Welcome to the Ending Explained for Kizazi Moto: Generation Fire, a new animated anthology arriving on Disney Plus this week. The anthology presents us with ten powerful short films created behind the scenes by African talents from different countries on the continent. In the last five years, African productions have managed to prove that the continent is a territory in development for both film and television, and this anthology just serves to prove that animation is just one more medium the African filmmakers can master.
The series contains ten short films of around 10 to 15 minutes each. Each of them is produced with an entirely different animation style. Character designs, world-building, traditions, and characters are diverse from short to short. It is a perfect way to show that each African country is its own entity and that while it is true that the entire continent shares many traditions, just like it happens in Latin America or Europe, every country also has something that makes them unique, something that is worth celebrating. This might be the best Disney animated anthology to date.
The following paragraphs contain spoilers for Kizazi Moto: Generation Fire. Read at your own risk.
Who Is Shiro?
Kizazi Moto: Generation Fire is a fantastic set of short films. The series might actually remind you of a lot of bad robots, as there are a lot of fantasy and science fiction elements going around in each story.
It makes the stories feel like something out of this world, and combined with the already very unique style of Afro-futurism, the show seems to have its own unique flavor. The fact that each short film is also directed and written by different teams from different countries makes the entire collection worth exploring.
We very rarely see African filmmakers working at this level. The film industries in those countries have indeed developed themselves to a massive level. Still, you can see that these shorts cost money.
Bringing these kinds of budgets to filmmakers in these regions of the world really makes every effort to have a unique result. The last short film of the collection, Enkai, is particularly enchanting, not only because it is unique in terms of visuals but also because it deals with a subject that is very close to the heart of the African continent.
Enkai introduces us to Shiro, a powerful entity that seems to be some mother nature figure in the story. Like many other cultures worldwide, the first and most important goddess that most people started praying to and worshiping was nature itself. As an entity, nature was both a nurturing mother but also a merciless deliverer of destruction. Maintaining the fine balance between the two phases became a space of study for people around the world, including the inhabitants of the African continent.
Shiro seems to represent this entity. She is a mother who cares deeply for humans and their world, even to the point that she abandons her child, Enkai, a charming and cute girl. She is the one who gives the title its name, and she, of course, becomes our true main character.
We see that Enkai loves her mother, Shiro, but this one goes out to work and always protects her people. Every time something bad happens in the human world, Shiro starts having pain in her womb. We all come from her, and she feels it.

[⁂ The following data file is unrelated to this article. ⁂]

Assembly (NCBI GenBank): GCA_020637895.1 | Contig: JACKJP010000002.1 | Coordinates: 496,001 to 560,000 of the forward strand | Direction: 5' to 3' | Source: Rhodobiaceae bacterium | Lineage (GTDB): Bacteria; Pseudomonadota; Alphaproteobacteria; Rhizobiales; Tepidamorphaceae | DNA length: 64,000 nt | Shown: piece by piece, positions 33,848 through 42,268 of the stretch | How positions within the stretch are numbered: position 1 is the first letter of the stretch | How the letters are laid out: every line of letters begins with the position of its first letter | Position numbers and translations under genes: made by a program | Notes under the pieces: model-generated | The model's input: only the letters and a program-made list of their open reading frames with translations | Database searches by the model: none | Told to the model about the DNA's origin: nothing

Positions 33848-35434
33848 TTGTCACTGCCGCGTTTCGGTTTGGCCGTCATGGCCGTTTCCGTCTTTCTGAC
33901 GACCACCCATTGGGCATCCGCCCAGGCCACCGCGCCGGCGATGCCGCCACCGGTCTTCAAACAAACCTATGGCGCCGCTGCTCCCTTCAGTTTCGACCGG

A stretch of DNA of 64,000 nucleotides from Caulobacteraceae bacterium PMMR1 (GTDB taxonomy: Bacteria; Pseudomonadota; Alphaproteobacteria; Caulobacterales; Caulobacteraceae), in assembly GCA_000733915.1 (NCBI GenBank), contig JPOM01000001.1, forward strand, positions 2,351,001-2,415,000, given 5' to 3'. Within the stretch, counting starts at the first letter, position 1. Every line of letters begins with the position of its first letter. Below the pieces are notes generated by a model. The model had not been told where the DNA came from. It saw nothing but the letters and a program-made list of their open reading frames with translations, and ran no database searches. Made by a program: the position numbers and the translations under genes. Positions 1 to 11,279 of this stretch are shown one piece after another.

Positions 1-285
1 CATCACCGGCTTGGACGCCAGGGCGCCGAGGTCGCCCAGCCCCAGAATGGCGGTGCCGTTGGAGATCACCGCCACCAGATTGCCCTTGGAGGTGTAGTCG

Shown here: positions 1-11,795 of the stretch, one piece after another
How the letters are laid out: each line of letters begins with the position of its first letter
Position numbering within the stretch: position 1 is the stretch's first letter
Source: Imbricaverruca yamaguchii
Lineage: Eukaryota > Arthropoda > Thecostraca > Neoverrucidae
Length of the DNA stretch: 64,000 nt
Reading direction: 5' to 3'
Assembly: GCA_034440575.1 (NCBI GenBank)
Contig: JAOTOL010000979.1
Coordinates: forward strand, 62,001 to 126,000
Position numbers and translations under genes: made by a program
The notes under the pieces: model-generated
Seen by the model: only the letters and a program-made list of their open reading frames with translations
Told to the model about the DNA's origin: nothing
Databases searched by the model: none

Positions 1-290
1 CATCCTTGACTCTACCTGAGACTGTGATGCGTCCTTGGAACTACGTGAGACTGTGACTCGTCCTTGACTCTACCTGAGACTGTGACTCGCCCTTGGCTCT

‘Kizazi Moto: Generation Fire’ Ending Explained: What Is Enkai Doing When Her Mother Works?
It is revealed very early that Shiro begins spending more time in the human world, working, than in her magical home with her daughter Enkai. Shiro prohibits Enkai from going outside when she is working. It is too dangerous, she says. One day, while playing, Enkai manages to do something only her mother could do. She brings a toy to life. Like, it makes a small toy and gives it life. She takes the creature as a pet and calls it Awa. Enkai is excited. Of course, these powers are a huge thing. So, she goes outside to look for her mother. She needs to show her what she did.
When Enkai goes outside, she sees the world for the first time, and it is quite scary. War, famine, pollution, and disease are all there, and Enkai gets scared. She sees that her mother is fighting out all these other entities, but while powerful, her strength is not enough. Shiro sees her daughter is in danger and brings her back home.
She makes Enkai promise she will never go out ever again. Enkai lies and makes the promise, but as we see next, Enkai will continue to go outside while her mother tries to defend the world.
The prayers of humanity assail Shiro as they pray for her to end their suffering, and yet, the enemy is themselves, as they are destroying the world around them. For decades, it has been terrible that the African continent has been sold out to foreigners who only want to extract the resources they need for their own countries. This brings money to the African nations but also puts them in a position where they are giving away what is basically theirs.
This is where the analogy of Wakanda works so well because that nation owns the most precious mineral on Earth and is unwilling to share it.
Time passes, and Shiro looks increasingly exhausted every time she returns home. Enkai has become a young woman, and she and Awa have been working on something to help her mother.
Enkai shows her mother, and we see that she has transformed into another mother nature and created her own world. Enkai begs her mother to leave the humans behind and go with her to their new home, a place with no humans, only nature. Shiro accepts, and together they dance happily in their new world.
Humans are left alone to save themselves. This is a perfect explanation of why the gods don’t speak to us anymore, not like they did in the time of the old civilizations. We are not children anymore; we need to do the work ourselves, just like Enkai did.